Chemotherapy for Hodgkin lymphoma

Chemotherapy is the use of anti-cancer (cytotoxic) drugs to destroy the lymphoma cells. Cytotoxic means toxic to cells. These drugs disrupt the way cancer cells grow and divide but they also affect normal cells.

You may have chemotherapy drugs as tablets or capsules, or by injection into a vein (intravenously) in your arm . The drugs are carried in the blood so they reach lymphoma cells anywhere in the body.

We have more information on the ways in which chemotherapy can be given.

You usually have a combination of several drugs. You will have treatment over a few days and this is followed by a break of a few weeks. This allows your body and blood cells to recover from any side effects before the next treatment. The treatment and break is known as a cycle of treatment.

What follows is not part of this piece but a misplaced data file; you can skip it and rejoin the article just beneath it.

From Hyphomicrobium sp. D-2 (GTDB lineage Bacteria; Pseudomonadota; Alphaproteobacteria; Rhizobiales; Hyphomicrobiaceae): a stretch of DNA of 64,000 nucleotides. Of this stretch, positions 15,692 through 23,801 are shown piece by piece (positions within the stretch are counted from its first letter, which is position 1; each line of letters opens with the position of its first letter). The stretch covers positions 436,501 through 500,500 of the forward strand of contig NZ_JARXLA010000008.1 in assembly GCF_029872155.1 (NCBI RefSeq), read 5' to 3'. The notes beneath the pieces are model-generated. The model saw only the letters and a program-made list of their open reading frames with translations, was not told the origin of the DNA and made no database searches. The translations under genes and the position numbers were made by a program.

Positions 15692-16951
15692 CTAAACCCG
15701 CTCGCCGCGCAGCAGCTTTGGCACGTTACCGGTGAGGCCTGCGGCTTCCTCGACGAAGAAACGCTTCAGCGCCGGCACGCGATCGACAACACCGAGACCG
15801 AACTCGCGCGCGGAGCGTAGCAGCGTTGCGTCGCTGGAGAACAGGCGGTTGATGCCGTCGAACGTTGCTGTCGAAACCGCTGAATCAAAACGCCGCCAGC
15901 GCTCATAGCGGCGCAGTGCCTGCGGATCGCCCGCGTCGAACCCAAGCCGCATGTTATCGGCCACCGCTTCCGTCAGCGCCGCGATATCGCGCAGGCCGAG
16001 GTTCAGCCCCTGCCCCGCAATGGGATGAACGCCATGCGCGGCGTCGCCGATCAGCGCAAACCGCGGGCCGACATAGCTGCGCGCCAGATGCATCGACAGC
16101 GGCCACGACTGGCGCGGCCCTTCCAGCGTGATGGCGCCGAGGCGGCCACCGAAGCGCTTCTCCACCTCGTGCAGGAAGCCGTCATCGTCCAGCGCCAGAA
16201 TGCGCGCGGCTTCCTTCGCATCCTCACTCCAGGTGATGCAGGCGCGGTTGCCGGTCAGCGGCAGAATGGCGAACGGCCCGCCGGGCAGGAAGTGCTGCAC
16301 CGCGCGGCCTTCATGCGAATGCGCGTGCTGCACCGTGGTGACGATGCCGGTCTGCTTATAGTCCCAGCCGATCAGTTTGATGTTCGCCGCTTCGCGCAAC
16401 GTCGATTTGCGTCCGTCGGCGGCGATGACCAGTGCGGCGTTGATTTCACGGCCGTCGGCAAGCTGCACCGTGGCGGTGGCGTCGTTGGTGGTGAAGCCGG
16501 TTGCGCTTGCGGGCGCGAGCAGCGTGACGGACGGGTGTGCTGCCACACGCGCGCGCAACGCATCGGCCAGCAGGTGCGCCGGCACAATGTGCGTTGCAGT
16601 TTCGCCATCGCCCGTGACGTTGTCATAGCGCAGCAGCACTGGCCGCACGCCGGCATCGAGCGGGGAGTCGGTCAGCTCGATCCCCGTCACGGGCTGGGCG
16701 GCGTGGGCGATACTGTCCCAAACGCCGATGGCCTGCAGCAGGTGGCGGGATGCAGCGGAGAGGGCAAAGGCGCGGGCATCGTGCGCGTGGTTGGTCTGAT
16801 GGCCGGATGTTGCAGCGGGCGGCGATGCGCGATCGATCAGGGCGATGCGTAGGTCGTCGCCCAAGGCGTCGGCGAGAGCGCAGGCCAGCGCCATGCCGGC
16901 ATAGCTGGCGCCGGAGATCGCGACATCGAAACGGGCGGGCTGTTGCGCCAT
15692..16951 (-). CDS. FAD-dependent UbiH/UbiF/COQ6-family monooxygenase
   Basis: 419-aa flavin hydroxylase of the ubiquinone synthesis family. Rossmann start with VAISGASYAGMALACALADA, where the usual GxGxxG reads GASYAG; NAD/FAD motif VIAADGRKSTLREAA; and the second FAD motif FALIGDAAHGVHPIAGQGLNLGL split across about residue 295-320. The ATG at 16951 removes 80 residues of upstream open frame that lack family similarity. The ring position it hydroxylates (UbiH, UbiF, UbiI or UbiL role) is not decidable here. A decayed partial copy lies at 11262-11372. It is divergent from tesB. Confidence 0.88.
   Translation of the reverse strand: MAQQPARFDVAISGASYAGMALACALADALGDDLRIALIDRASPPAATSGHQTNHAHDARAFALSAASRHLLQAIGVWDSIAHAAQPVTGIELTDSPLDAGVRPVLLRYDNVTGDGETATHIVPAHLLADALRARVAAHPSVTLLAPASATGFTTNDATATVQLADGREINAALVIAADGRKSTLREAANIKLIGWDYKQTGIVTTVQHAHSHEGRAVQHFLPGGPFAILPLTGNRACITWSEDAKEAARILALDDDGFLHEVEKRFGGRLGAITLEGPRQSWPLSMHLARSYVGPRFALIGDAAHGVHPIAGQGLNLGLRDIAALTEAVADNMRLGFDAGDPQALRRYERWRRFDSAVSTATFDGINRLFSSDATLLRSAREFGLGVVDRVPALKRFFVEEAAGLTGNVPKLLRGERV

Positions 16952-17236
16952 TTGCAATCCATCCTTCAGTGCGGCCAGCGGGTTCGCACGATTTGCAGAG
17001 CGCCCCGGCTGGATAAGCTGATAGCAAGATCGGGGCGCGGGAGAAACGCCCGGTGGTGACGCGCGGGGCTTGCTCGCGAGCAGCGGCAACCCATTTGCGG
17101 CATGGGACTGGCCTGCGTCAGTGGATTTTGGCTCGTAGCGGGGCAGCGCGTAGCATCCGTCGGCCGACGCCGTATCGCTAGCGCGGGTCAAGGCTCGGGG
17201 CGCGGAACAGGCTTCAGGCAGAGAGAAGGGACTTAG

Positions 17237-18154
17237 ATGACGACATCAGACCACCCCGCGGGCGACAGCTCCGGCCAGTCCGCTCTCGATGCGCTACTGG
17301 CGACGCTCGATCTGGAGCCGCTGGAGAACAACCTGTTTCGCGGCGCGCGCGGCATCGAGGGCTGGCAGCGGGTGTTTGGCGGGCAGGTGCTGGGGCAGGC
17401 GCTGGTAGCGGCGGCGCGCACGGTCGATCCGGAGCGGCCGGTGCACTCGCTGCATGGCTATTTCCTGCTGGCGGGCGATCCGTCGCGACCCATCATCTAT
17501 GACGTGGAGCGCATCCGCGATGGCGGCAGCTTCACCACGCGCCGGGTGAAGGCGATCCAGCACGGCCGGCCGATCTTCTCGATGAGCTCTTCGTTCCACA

Your treatment will usually last 2–6 months, depending on the stage of your lymphoma. During this time you’ll have regular check-ups.

You’ll usually have your treatment as an outpatient, but occasionally you may need to stay in hospital for a few days.

The combinations of drugs most commonly used for Hodgkin lymphoma include the following:

Other drugs, or combinations of drugs, may also be used.

Steroids are often used together with chemotherapy drugs to treat Hodgkin lymphoma.

Back to Chemotherapy explained

Your feelings

You may experience difficult feelings while having chemotherapy treatment. Talking these over can be helpful.

Who might I meet?

A team of medical specialists will be involved throughout the course of your chemotherapy treatment.